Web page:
One of the biggest advantages that Tesla currently holds over all other electric carmakers is its proprietary Supercharger network. By plugging a Tesla Model 3, Model S, or Model X into a Tesla Supercharger, you can recover about 60% of the car’s range in less than half an hour, or 100% of its range in 60–70 minutes. And while this is significantly longer than it takes to fill the tank in a traditional gas-powered car, it’s quick enough that taking a Tesla on a long-distance road trip is actually practical.
Tesla surprised its early Model S reservation holders with its release of the first Superchargers in 2012 and news that Model S owners would have free unlimited access to Supercharging for life (well, the life of the car anyway). Since then, the carmaker has continued to offer the free unlimited Supercharger option to its Model S and Model X customers, as long as you buy the car through a referral link from an existing Tesla owner.
However, for Model 3 owners, Supercharging has always been a pay-per-use option. You pay a fee based on how much power you use. The rate you pay varies geographically. In New York, I am charged 24 cents per kWh (kilowatt-hour), which is a bit more than I pay for electricity at home during off-peak hours, but less than I pay on peak. It works out to be roughly 50% less than what I had previously been paying for gas, mile for mile, in a Toyota Highlander Hybrid. So, it’s not super-expensive, but free would be better.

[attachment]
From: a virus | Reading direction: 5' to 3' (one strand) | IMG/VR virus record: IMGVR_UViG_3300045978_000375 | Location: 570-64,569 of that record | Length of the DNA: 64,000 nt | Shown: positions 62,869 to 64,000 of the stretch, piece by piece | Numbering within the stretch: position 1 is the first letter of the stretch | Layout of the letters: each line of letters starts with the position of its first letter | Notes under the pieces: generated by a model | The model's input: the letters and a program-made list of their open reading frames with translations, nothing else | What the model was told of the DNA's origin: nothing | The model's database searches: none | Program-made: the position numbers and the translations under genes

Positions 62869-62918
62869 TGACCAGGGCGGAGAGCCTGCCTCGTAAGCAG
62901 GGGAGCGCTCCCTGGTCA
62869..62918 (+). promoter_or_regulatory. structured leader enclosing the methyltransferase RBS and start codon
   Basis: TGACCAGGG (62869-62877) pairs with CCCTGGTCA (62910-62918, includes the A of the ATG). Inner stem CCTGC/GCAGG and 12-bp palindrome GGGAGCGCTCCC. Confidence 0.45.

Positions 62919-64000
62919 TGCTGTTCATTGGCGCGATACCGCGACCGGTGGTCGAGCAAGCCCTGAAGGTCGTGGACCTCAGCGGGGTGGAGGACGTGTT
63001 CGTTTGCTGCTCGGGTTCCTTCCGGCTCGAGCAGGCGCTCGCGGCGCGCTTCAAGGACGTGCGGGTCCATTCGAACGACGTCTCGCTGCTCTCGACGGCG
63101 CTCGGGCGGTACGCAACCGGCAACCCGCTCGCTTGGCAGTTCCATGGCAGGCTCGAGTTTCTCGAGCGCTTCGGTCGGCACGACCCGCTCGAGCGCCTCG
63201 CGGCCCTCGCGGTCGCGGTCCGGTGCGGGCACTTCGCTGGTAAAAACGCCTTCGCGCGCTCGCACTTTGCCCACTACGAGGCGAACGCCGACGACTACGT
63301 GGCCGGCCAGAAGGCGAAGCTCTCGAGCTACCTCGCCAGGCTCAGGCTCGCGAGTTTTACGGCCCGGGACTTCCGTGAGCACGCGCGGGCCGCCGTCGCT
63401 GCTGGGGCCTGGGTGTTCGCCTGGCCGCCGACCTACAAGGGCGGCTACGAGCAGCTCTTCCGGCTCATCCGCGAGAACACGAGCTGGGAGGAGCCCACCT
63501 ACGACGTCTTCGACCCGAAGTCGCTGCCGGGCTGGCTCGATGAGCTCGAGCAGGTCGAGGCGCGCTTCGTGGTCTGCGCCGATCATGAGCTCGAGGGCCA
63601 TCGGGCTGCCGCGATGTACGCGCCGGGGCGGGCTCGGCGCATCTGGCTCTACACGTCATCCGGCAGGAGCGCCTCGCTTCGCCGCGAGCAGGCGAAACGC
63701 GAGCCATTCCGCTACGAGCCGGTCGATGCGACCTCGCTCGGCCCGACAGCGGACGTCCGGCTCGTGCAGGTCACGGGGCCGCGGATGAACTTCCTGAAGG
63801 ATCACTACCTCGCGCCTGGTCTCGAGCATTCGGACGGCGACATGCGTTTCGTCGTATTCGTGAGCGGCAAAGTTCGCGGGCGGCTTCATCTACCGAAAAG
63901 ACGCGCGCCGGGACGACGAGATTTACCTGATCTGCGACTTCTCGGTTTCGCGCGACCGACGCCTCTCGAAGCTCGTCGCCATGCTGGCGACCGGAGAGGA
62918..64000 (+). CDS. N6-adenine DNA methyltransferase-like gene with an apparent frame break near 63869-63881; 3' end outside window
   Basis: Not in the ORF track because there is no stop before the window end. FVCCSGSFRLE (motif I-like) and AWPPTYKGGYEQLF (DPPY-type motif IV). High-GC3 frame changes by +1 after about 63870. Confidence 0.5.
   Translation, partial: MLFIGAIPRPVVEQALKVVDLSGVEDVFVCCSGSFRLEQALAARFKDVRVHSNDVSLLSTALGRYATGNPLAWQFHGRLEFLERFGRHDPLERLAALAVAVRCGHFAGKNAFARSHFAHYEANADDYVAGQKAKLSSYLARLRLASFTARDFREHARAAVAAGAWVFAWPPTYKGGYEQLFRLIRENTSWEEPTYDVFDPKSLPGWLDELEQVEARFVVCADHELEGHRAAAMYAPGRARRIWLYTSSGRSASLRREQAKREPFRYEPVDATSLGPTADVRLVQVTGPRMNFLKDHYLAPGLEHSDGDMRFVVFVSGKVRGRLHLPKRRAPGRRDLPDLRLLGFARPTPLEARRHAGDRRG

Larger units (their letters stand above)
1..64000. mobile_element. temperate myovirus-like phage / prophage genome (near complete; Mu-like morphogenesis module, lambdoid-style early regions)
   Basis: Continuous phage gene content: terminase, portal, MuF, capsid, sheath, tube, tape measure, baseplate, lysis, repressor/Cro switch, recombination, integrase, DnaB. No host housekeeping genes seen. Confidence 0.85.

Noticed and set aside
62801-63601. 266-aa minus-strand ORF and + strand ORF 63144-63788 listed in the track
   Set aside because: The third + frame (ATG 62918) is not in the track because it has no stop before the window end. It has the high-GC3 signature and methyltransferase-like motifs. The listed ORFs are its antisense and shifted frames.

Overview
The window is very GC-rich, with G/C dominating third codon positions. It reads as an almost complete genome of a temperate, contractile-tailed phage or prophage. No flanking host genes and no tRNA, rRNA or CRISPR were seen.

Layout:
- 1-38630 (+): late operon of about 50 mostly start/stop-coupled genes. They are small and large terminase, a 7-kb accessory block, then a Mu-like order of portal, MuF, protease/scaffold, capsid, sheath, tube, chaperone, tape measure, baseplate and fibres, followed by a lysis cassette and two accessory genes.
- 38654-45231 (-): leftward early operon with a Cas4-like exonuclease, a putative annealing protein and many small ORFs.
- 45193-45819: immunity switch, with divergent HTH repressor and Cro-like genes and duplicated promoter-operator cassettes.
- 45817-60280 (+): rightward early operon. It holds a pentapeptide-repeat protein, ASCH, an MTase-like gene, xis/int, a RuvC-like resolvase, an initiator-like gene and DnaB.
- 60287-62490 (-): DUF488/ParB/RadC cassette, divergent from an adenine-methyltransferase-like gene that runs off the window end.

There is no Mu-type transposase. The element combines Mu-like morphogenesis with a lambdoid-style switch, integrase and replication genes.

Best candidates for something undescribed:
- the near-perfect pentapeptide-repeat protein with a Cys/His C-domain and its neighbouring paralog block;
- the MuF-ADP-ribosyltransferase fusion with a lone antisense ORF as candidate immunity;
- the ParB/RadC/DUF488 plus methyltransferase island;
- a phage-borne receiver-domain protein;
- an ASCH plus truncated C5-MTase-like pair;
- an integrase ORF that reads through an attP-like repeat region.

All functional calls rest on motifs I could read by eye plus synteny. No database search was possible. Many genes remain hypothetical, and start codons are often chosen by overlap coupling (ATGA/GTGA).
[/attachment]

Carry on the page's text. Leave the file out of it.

Last week, Tesla quietly announced that it was extending the free Supercharging for life option to those who buy a Model 3, but there was a catch: only the Performance version of the Model 3 qualifies. So, if you’re not planning to pony up the premium for the higher end Performance version of the Model 3, you’ll still have to pay per use at the pump (the electron pump). Of course, the Performance version offers other benefits as well, but there is a significant premium associated with the upgrade. A Model 3 Performance model currently starts at $64,000, which is a $10,000 premium over the dual-motor, long-range, non-performance variant.
So, what do you get for that $10,000 premium?
¤ Free Unlimited Supercharging for the life of the car (again, with referral)
¤ 0–60 mph in 3.5 seconds (vs. 5.1 seconds for the non-performance version)
¤ Top speed of 145 mph (vs. 140 mph for the regular version)
With the Performance Model, there is also an optional Performance Upgrade package ($5,000 extra), which includes:
¤ 20″ performance wheels (vs. the standard 18″ aero wheels)
¤ Michelin Pilot Sport 4S summer tires
¤ Performance brakes (with fancy red calipers)
¤ Carbon fiber spoiler
¤ Lowered suspension
¤ Aluminum alloy pedals
¤ Increased top speed from 145 mph to 155 mph
Although Tesla claims a zero-sixty time of 3.5 seconds in the Performance model, real-world tests show that it actually does a bit better than that, with repeated 0–60 mph times of about 3.3 seconds, according to our friends at Teslarati.
Per Tesla’s announcement, the offer of unlimited free Supercharging for life on the Model 3 Performance version will end on September 16, 2018. After that, free Supercharging will only be included for the first year of ownership. To take advantage of this referral offer, you can use my referral link here:
Free Unlimited Supercharging on Model S, Model X or Model 3 (until September 16, 2018)
Read More about my Adventures with the Tesla Model 3:
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